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. Last Updated: 07/27/2016

Mr. Yen Reveals Blunt Talking Behind the Scenes With Rubin




TOKYO -- How blunt does it get when top Japanese and U.S. financial officials go into a huddle over money matters?


"Eisuke, the world is going to hell, we've got to cooperate."


According to Japan's then-top financial diplomat, that is what Lawrence Summers, then-U.S. deputy Treasury secretary, said in a memo to him last September when the Asian financial crisis had swamped Russia and was lapping at U.S. shores.


In an article in both the Japanese and English-language editions of Wednesday's Yomiuri newspaper, Eisuke Sakakibara lays bare the blunt language of international finance officials usually masked by diplomatic formalities.


Sakakibara, known during his tenure as "Mr. Yen" for his sway over currency markets, also quotes Finance Minister Kiichi Miyazawa as giving his then-counterpart Robert Rubin a similarly straightforward assessment of Japan's economy around the same time.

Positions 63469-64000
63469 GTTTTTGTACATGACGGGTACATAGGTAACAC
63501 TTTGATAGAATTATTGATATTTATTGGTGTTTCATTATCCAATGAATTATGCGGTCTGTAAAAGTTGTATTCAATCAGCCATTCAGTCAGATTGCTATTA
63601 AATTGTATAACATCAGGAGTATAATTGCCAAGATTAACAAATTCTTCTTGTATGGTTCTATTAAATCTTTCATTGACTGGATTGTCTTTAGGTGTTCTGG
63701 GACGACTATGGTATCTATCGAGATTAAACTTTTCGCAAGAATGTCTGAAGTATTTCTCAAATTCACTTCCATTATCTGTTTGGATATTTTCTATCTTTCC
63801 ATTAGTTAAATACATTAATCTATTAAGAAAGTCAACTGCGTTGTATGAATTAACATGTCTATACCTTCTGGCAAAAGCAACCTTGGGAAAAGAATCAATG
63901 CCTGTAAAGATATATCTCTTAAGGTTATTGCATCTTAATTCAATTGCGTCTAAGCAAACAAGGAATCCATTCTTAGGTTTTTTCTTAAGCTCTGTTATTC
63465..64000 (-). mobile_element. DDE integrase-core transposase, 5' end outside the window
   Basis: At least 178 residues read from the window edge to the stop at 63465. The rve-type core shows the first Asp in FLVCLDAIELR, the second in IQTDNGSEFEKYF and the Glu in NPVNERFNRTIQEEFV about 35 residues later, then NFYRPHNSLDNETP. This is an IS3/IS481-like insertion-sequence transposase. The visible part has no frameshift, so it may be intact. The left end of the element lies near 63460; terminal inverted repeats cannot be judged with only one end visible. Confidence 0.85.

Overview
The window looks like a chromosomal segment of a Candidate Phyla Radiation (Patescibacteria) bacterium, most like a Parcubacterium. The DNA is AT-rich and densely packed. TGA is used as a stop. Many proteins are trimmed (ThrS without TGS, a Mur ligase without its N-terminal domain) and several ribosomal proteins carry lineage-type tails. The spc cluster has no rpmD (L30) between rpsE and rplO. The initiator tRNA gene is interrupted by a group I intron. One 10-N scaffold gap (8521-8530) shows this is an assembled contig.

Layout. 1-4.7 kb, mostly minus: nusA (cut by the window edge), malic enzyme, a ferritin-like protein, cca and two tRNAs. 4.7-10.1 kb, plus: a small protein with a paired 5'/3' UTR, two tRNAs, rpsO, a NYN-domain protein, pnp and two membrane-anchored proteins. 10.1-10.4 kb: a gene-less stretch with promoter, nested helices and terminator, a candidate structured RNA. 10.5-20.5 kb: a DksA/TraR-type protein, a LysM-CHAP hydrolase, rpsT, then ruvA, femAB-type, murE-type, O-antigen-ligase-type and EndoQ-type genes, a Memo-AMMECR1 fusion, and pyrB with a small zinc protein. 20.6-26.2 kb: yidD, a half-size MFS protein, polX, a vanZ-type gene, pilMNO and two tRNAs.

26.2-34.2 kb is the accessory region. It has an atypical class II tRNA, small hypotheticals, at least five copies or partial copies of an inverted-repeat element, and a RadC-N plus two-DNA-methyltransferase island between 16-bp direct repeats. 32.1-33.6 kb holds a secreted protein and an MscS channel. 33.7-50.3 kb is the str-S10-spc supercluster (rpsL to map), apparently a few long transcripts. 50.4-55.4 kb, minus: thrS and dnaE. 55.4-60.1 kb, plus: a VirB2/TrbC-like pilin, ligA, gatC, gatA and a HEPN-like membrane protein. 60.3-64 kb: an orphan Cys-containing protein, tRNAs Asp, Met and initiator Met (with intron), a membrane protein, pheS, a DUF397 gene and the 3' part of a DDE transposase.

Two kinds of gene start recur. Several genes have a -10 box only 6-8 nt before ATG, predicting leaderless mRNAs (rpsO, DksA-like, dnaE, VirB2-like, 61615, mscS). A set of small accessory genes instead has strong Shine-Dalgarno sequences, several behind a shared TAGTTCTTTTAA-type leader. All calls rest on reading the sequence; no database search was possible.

"We are in a shambles," Sakakibara quotes him as saying.


"In my opinion," Sakakibara writes, "no other finance minister ever explained the economic situation in Japan in such a frank way."


Sakakibara stepped down from his post July 10 to become special adviser to the finance minister, while Summers ascended to the post of U.S. Treasury secretary a week earlier.


The former Japanese official also used the article to expound on a favorite theme - the coming "virtual" global economy.


"I am increasingly convinced that the next center of capitalism will not be an actual city or region, but cyberspace," he says.


"These 'cybercapitalism' convulsions drove the world, including Japan, to the verge of a great depression in September and October of 1998," he added.